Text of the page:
The UK Government has repeatedly emphasised its desire to create the world's leading regulatory regime for combatting online harms. In evidence to the Home Affairs Select Committee on 13 May 2020, the Government provided an update on the timing for the introduction of the regime and the direction of travel on some of the open questions. 

What is the online harms regime?

Our earlier post provided an overview of the proposed regime. In a nutshell, the Government intends to make platforms that allow users to share or discover user-generated content or to interact with each other subject to a statutory duty of care. This will require platforms to take reasonable steps to keep their users (and others) safe from "online harms".

When will the regime be introduced?

In the Government's update in February 2020, they promised a full response to the consultation on the regime during "spring". Now, Caroline Dinenage, the Minister for Digital and Culture, says that the response will probably be released during the autumn, with the legislation following shortly afterwards.

What did this week's update tell us about the open questions on the regime?

Many of the questions about the scope of the regime and its operation remain open. However, the Minister's evidence did provide a helpful steer on several aspects. Her evidence suggested that:

  • the Government remains minded to appoint Ofcom as the regulator;
  • the regime won't only apply to publicly-accessible content but will have some application to private channels of communication;
  • enabling end-to-end encryption on messaging channels will not automatically amount to a breach of the duty of care;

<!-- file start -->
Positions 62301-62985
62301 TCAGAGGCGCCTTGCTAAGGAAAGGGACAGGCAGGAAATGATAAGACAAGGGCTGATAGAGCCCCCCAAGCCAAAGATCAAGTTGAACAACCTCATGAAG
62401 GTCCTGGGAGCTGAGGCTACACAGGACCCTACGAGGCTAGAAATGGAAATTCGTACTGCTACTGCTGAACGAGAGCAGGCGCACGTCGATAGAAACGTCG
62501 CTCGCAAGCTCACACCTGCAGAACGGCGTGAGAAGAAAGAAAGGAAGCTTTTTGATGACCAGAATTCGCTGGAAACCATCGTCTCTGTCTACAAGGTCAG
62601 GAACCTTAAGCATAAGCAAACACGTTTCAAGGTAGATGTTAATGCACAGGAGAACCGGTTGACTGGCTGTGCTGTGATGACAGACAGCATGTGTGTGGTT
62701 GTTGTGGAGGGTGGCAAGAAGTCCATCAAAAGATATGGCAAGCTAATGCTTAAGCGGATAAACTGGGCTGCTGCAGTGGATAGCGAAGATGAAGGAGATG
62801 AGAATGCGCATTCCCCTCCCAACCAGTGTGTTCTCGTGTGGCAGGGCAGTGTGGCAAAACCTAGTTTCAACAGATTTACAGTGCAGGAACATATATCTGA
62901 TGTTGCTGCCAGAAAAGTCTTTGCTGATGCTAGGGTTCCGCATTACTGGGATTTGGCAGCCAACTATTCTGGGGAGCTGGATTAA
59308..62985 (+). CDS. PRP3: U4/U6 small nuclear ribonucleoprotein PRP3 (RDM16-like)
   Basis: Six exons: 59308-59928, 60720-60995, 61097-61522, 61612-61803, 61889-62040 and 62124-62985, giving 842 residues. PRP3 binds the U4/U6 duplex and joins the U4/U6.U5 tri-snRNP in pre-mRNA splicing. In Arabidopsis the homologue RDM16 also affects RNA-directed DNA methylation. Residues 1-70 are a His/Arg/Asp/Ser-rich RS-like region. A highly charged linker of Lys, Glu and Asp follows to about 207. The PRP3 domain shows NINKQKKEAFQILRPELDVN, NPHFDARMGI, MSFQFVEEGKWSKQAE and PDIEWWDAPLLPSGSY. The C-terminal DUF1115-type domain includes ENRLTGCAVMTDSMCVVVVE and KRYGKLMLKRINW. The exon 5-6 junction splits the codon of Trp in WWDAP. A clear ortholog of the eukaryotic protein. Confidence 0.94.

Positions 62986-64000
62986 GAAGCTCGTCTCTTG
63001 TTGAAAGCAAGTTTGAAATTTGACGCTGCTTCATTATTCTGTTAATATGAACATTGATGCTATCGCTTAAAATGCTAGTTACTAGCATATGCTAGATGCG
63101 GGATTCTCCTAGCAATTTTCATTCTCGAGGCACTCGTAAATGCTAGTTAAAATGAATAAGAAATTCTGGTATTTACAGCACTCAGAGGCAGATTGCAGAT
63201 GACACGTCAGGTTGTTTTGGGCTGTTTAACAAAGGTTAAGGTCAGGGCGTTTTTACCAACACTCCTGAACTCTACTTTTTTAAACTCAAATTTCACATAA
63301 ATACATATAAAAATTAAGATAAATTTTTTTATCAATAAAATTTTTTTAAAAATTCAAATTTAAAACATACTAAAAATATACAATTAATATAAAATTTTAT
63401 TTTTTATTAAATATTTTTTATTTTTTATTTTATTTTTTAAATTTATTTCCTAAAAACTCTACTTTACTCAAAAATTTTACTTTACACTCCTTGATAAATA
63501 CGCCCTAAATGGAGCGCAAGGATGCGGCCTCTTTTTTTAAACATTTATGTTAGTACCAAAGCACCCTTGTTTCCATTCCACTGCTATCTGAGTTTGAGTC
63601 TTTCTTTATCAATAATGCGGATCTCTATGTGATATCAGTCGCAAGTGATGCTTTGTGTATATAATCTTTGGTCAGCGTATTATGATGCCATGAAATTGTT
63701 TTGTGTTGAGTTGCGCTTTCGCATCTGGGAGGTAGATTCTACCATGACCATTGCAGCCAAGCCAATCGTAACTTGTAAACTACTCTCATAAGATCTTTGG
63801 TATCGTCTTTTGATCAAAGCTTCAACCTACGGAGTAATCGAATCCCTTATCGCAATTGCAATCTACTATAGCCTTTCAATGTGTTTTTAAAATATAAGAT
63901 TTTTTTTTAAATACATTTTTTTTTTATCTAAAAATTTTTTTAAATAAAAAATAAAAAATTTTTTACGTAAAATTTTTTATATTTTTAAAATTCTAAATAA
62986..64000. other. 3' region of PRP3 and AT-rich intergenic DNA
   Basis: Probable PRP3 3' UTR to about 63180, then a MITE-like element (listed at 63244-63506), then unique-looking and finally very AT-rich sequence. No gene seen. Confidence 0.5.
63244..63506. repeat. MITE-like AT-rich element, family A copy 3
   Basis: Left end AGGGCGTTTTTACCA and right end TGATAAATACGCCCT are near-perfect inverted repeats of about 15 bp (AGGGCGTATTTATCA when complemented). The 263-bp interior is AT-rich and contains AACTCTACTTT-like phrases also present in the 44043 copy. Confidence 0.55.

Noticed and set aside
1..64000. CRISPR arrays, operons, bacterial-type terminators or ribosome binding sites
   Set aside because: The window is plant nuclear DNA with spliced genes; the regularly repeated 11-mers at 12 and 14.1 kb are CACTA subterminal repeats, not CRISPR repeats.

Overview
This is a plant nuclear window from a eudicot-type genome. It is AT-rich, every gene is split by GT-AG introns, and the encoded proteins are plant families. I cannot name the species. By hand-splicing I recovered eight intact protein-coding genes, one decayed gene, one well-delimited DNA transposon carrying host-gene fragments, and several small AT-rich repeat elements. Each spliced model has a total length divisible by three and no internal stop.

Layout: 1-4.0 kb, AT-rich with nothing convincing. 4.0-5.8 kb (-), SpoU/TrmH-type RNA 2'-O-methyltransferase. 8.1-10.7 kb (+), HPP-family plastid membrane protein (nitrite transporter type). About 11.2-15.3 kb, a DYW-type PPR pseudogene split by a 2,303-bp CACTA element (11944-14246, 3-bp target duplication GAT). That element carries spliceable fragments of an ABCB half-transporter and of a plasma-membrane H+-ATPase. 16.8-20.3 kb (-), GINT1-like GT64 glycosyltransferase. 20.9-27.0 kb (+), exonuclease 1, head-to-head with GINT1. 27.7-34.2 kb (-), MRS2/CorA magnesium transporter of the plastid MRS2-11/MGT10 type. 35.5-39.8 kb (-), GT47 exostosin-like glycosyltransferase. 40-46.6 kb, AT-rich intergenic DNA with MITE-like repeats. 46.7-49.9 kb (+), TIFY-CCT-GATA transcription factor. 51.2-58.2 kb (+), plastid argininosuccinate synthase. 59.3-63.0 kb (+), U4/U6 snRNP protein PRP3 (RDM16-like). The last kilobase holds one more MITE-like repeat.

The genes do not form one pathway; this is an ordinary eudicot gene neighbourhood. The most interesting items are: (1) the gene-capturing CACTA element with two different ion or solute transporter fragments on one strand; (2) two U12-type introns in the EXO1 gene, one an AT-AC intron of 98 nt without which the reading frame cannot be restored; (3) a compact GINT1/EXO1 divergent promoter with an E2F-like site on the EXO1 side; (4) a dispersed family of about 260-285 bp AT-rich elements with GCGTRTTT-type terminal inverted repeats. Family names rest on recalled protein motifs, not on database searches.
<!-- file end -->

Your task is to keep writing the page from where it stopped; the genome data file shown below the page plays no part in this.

• search engines will be required to comply with the regime;
  • the Government won't release separate codes of practice for each type of harm. With the exception of terrorist content and child sexual abuse and exploitation which will have dedicated codes, the codes will instead focus on the systems and processes platforms should put in place to comply with the duty of care;
  • when it comes to defining the harms within the scope of the regime, the legislation is unlikely to provide an exhaustive list of what amounts to legal but harmful content (as opposed to illegal content);
  • the Government is still considering the full range of potential sanctions for failures to comply, including criminal sanctions and senior management liability.

Even with the Government focused on the UK's response to Covid-19, the Minister reiterated the Government's commitment to introducing the regime. The coming months will therefore be a crucial period for the industry and stakeholders to ensure they provide their input on the proposals.